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Black Tea
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Loose Leaf
Caffeine
High
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  • “I went on a small Mahamosa spree recently (I LOVE their EG Cream), and I decided to try some teas of nationalities with which I was not familiar. I got a Russian tea, a Kenyan tea, and this...” Read full tasting note
    85
    Aeoliana 302 tasting notes

From Mahamosa Gourmet Teas, Spices & Herbs

rom the Antu Valley Tea Estate in Antu Ridge part of Nepal. Antu Ridge is nestled in the foothills of the snow covered Himalayan Range and grows some of the finest tea in the world. The original Darjeeling grant of 1828 from the Raja of Sikkim was a hilly tract lying between the Mahananda and Balasan rivers. In 1838, Dr. Campbell resolved the long pending issue of the boundary between Sikkim and Nepal and the hilly tract between the Mechi and Balasan rivers was added to the Darjeeling grant. Thus the Antu Ridge – beyond the Mechi River, remained a part of Nepal. Antu Ridge is located in the geographical extension, contiguous to both Nepal and Darjeeling part of India. Situated at an altitude of 1600 feet, Antu, at times wrongly spelt Oontoo Ridge is a breath taking sight. The pristine purity of the environment, the natural beauty of the lower area of the Singalila range of the eastern Himalayas has proved to be highly favourable to the cultivation of the High grown ‘Bio-Clonal Teas’. Present Ilam teas of Nepal are grown on these ridges, which face the beautiful Kanchanjunga Peaks. Antu Valley produces high grown Orthodox Ilam (Nepal) Teas, which are the finest in the world. The pollution free surroundings, the cool and moist climate, the soil, the rainfall and the sloping terrain all combine to give Antu teas unique flavour and distinctive bouquet. The young clonal bushes and the ‘Silver Tips’ help make – Antu teas unique. Being a relatively small producer in terms of quantity, the Antu Valley Tea Estate is able to maintain strict quality control during every stage of manufacturing process, done under hygienic conditions in a near dust and bacteria free environment. Biological cultivation of clonal tea add the extra edge over any other brand of Tea. To learn more about the Antu Valley Tea Estate visit the following link: http://tea-affair.com/antu%20valley.htm.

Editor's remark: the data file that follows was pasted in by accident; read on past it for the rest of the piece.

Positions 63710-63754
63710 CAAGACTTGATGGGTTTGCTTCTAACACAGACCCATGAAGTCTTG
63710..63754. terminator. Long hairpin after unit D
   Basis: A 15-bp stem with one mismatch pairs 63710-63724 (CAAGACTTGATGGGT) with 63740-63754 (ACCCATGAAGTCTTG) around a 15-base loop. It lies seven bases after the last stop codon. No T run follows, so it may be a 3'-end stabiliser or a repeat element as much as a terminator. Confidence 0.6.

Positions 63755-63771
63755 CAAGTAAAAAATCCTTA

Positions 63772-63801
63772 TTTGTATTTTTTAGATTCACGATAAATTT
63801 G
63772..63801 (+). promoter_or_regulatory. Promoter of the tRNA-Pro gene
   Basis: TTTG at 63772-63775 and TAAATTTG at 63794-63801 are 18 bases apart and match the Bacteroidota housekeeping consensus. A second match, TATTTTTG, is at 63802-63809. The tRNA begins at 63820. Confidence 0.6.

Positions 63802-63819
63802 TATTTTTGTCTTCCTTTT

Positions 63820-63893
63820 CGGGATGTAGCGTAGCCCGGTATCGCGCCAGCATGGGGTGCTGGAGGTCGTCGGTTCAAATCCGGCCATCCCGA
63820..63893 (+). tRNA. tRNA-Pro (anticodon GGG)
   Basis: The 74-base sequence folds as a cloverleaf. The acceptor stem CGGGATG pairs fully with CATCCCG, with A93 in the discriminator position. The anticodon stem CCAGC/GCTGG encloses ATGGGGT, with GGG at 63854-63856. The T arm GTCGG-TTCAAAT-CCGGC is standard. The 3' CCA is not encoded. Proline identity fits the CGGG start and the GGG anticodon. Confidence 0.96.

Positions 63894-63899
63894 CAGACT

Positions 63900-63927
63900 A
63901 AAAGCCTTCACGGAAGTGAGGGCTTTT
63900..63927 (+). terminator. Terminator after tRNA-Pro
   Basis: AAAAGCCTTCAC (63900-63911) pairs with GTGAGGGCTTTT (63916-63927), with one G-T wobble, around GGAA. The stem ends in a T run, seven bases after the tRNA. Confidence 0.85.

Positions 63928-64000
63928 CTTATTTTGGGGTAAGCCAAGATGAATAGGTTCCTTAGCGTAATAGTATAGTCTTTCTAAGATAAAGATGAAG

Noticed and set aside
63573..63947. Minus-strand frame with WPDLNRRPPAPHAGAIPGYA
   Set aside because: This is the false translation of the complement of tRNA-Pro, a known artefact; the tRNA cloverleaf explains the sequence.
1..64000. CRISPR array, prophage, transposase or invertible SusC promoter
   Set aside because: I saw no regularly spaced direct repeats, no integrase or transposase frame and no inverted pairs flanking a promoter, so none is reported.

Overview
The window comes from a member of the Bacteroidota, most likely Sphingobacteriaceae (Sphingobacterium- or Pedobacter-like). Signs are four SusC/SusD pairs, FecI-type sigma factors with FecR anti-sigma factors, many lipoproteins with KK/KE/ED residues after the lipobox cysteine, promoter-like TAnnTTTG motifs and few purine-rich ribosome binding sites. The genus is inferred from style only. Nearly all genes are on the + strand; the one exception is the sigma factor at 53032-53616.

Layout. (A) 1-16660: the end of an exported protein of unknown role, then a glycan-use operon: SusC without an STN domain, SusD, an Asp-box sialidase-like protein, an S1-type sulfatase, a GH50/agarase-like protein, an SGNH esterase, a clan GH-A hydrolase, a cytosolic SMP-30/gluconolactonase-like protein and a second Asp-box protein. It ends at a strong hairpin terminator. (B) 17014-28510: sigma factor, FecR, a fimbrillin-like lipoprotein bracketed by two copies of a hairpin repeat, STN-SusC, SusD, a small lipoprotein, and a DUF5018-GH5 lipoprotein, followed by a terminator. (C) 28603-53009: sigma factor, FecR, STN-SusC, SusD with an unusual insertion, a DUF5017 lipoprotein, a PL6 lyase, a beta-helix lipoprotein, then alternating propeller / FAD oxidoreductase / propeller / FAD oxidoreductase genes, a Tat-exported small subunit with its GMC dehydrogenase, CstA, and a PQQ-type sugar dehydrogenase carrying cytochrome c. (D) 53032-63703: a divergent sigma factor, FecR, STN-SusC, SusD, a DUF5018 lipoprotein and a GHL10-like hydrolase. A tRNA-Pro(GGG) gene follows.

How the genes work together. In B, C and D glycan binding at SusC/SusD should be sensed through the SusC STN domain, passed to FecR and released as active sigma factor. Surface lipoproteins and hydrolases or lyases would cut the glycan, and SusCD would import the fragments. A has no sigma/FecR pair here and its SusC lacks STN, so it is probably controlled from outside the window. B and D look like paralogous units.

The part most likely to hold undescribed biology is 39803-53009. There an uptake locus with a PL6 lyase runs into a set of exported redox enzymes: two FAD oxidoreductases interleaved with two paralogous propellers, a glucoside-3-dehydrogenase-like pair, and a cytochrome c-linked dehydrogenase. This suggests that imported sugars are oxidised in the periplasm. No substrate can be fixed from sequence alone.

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2 Tasting Notes

85
302 tasting notes

I went on a small Mahamosa spree recently (I LOVE their EG Cream), and I decided to try some teas of nationalities with which I was not familiar. I got a Russian tea, a Kenyan tea, and this Nepalese tea.

I prepared this in the gaiwan tonight. I started reading a guidebook-type thing to tea yesterday, and it makes me want to be more precise and refined with my tea brewing.

So of course I completely did not measure the amount of time on the first steep at all. It’s somewhere between 30-45 s.

The dry leaves are mostly small and dark brown-black with some lighter flecks. There are longer leaves among the short ones. Wet leaves lighten in color, and have a fairly full-bodied wood/mud aroma. Liquor is on the lighter side of amber.

The word that comes to mind when tasting it is “mulch.” I’m not sure why. It’s almost a woodsy flavor, but it’s just on this side of earthy-astringent. It’s actually fairly brisk.

The flavor grows another angle on the second steep. It’s a flavor whose angle goes “down,” goes deeper. It’s a flavor that I’d normally find kind of weird in other things, but here it’s just part of the experience. It’s hard to describe, but I keep wanting to say mud? There’s something almost mossy about it. An edge of something resembling sweetness.

On the third steep, the highs and lows of the tea have evened out, but the woodsiness is more defined. Now I really imagine gnawing on mulch, or even wood products. It’s a pleasantly rounded flavor.

Had I not taken the time to do the very involved tasting with this – complete with gaiwan and slurps – I would have probably drank it and thought, “Eh, that’s alright.” Honestly, it doesn’t jump out and grab me, but I find it enjoyable, especially during this third sip in which the woodsiness comes out.

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